|Westboro protests at the Virginia Holocaust Museum in 2010 (Wikimedia Commons/JC Wilmore)|
In a ruling that upset as many people on the left as the right, the Supreme Court ruled last week that Westboro Baptist Church, a radically anti-gay Kansas congregation, is protected by the First Amendment when it protests at the funerals of soldiers killed in the War on Terror. The tiny church has picketed over 600 military funerals and is known for carrying signs with slogans such as “God hates fags” and “thank God for dead soldiers.”
Westboro Baptist is a tiny church located in Topeka, Kan. It is headed by Fred Phelps and the congregation is made up almost exclusively of his family. Phelps, a disbarred lawyer, has 13 children, 11 of which are lawyers. Interestingly, Phelps is a longtime Democrat. He was a Kansas Democratic organizer for years and was invited to and attended both of Bill Clinton’s inaugurations (although he protested at the second one). He has been protesting against gays for twenty years.
On several occasions, Phelps has brought his church family to Georgia. In 2007, the church picketed the funeral of Capt. Hayes Clayton, Jr., an army soldier killed in Iraq. The service was moved at the last minute to accommodate the large crowd. Westboro didn’t get the word and picketed at the wrong location. In April and May 2010, the group returned to picket at several Atlanta area high schools, a Jewish Community Center leadership conference, Jewish Georgian magazine, and a Cinco de Mayo rock music festival. In September 2010, Westboro also planned to picket the funeral of Denver Bronco, Kenny McKinley, in Austell.
|Fred Phelps (Wikimedia/godhatesfags.com)|
Westboro and Phelps come under fire from both sides of the political spectrum. Leftists oppose their over-the-top and offensive rhetoric. Conservatives oppose their targeting of military funerals which subjects the grieving families to even more pain and hardship. Ironically, the soldiers who have died were most likely not gay, since Congress only repealed the Don’t Ask – Don’t Tell policy in December 2010.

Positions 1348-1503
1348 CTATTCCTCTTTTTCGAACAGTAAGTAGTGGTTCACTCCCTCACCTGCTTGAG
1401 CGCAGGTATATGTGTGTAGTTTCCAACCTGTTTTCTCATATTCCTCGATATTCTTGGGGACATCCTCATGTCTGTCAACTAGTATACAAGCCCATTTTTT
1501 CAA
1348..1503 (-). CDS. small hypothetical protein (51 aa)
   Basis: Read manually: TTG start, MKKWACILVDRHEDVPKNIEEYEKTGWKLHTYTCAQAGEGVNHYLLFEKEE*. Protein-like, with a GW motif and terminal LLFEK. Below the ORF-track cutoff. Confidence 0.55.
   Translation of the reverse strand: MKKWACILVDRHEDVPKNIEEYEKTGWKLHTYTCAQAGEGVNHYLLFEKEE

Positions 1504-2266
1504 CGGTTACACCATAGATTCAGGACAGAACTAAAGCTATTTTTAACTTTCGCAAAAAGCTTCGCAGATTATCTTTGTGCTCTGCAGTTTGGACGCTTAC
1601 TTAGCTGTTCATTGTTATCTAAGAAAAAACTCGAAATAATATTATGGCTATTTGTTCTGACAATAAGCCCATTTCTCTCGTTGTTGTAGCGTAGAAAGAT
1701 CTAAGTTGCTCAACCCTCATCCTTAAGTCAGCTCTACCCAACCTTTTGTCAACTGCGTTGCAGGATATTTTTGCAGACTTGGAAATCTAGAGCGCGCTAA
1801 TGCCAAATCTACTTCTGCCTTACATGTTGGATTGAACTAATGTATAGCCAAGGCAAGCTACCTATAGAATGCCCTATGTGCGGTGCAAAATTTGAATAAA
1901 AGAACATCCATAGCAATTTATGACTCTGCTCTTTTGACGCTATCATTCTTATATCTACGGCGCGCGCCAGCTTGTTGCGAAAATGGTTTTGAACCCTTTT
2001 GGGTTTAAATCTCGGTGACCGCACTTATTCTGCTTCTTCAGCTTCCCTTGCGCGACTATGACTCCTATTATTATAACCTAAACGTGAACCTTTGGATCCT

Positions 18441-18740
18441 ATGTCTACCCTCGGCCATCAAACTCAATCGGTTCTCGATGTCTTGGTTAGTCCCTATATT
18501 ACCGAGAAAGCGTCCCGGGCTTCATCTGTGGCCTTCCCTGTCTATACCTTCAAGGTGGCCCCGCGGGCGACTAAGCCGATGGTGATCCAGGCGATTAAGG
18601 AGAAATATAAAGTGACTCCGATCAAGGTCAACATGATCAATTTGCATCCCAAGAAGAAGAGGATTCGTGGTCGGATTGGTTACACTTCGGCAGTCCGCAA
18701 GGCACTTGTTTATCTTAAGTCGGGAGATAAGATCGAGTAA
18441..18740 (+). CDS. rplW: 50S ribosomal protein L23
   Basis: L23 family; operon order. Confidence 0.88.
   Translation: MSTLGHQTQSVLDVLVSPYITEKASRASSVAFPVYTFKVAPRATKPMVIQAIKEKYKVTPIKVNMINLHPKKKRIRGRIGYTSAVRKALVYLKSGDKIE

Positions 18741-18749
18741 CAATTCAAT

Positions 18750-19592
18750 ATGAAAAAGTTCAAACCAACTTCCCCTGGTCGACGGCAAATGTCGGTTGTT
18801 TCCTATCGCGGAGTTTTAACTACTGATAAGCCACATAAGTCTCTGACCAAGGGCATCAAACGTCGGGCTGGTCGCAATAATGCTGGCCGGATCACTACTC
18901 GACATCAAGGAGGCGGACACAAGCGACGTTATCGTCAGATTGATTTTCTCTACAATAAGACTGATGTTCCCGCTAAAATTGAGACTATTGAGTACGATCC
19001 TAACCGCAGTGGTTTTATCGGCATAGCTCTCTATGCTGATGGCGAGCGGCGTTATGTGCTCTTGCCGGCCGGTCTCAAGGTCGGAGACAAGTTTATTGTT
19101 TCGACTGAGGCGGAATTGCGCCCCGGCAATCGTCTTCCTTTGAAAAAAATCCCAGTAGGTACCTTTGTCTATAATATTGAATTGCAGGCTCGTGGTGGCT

Further, Christians oppose Westboro’s twisted interpretation scripture and their use of the Bible to promote hate. Although the Bible clearly states that homosexuality is immoral and a sin, it also makes a distinction between sin and sinners. 1 John 4 repeatedly states that God is love and that those who do not love do not know God. Christ died equally for the sins of homosexuals and Westboro church members.
Last week’s Supreme Court decision focused on the Constitution rather than the Bible, however. The majority held that Westboro’s protests are protected by the First Amendment freedom of speech since they addressed matters of public policy and occurred on public property. Justice Samuel Alito was the only dissenter on the grounds that plaintiff Albert Snyder, father of deceased Marine Lance Corporal Matthew Snyder, was a private citizen and not a public figure.
Ultimately, the case was correctly decided. Unpopular speech like that of Westboro is most in danger of being stifled and thus most in need of constitutional protections. There are ways of dealing with Westboro without infringing on their right to free speech. For example, Chief Justice Roberts noted that state laws against funeral picketing could be considered constitutional if they do not focus on the content or purpose of the picketing.
Additionally, private volunteer organizations like the Patriot Guard Riders can form a screen between protesters and mourners at funerals. Georgia’s chapter of the Patriot Guard Riders has protected several functions from Westboro. The group escorted 1 Lt. Dan Berschinski, an army soldier who lost both legs in Afghanistan, to homecoming ceremonies in Fayetteville in 2010. They also participated in Memorial Day ceremonies at the Georgia National Ceremony in Canton and the Vietnam Veterans Welcome Home Day at Fort Benning in 2010. Other groups often form counterdemonstrations where Westboro pickets as well.
At its core, the First Amendment is about the free exchange of ideas without fear of government reprisal. As Voltaire said, “I may disagree with what you have to say, but I shall defend to the death your right to say it.” Phelps and Westboro should be allowed to speak, but they should be ignored. Their outrageous antics are designed to attract publicity and media coverage. Ignore them and hopefully they will go away.
At the same time, both sides of the political spectrum should distance themselves from Westboro. Leftists should point out that they appreciate the sacrifice of U.S. military veterans, including those serving in Iraq and Afghanistan. Likewise, conservatives should point out that support for traditional marriage is not based on hatred or fear of gays. Christians should emphasize the fact that God loves all people, even while He hates our sin.
For an explanation of the Christian position on gay rights and traditional marriage (as well as the sanctity of life and religious freedom), read the Manhattan Declaration here. Sign it to support traditional marriage.